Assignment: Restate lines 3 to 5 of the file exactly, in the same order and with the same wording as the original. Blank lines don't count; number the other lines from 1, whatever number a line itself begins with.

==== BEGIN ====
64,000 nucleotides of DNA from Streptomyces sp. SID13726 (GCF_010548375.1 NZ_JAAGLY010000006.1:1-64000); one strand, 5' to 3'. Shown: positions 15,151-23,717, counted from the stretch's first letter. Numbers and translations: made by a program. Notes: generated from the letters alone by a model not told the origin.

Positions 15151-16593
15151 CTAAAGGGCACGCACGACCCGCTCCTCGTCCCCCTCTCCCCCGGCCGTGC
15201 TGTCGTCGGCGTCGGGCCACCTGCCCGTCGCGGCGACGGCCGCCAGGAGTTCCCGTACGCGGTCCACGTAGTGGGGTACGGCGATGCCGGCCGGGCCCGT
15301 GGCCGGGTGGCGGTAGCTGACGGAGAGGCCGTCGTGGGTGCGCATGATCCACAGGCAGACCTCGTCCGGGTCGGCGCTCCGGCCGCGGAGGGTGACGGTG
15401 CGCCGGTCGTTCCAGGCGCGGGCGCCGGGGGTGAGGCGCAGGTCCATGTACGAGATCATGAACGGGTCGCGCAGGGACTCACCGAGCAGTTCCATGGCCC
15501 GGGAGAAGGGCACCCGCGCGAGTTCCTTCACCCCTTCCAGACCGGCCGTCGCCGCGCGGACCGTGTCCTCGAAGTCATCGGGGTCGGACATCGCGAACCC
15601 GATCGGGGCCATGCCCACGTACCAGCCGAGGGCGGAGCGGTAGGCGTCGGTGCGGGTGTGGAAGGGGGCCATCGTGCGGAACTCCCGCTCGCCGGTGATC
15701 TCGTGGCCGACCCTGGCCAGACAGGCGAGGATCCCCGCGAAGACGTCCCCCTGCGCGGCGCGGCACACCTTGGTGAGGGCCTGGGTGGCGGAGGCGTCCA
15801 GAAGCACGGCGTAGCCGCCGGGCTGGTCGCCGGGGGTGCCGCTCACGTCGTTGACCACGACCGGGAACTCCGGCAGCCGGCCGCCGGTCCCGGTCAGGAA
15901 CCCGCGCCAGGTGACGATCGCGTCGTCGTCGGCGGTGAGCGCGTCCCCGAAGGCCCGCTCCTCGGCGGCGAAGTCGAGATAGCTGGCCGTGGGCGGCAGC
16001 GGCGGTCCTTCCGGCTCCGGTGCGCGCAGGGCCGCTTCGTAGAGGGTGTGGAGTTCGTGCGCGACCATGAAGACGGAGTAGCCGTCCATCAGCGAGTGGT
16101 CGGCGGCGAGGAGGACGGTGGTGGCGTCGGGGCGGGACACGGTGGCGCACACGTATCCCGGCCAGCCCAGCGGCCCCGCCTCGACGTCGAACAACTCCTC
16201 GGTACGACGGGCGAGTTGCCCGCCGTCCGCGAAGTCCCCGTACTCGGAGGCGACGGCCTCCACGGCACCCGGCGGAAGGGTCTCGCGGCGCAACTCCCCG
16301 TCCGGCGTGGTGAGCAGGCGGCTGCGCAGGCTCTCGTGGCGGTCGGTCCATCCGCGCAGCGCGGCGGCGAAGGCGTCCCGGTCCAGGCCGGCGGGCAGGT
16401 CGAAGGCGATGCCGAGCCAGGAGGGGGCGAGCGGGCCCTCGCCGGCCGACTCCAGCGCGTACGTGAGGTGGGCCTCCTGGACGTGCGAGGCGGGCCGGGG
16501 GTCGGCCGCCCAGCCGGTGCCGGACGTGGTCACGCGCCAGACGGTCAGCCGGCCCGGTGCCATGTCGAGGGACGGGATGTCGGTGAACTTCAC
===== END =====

15151 CTAAAGGGCACGCACGACCCGCTCCTCGTCCCCCTCTCCCCCGGCCGTGC
15201 TGTCGTCGGCGTCGGGCCACCTGCCCGTCGCGGCGACGGCCGCCAGGAGTTCCCGTACGCGGTCCACGTAGTGGGGTACGGCGATGCCGGCCGGGCCCGT
15301 GGCCGGGTGGCGGTAGCTGACGGAGAGGCCGTCGTGGGTGCGCATGATCCACAGGCAGACCTCGTCCGGGTCGGCGCTCCGGCCGCGGAGGGTGACGGTG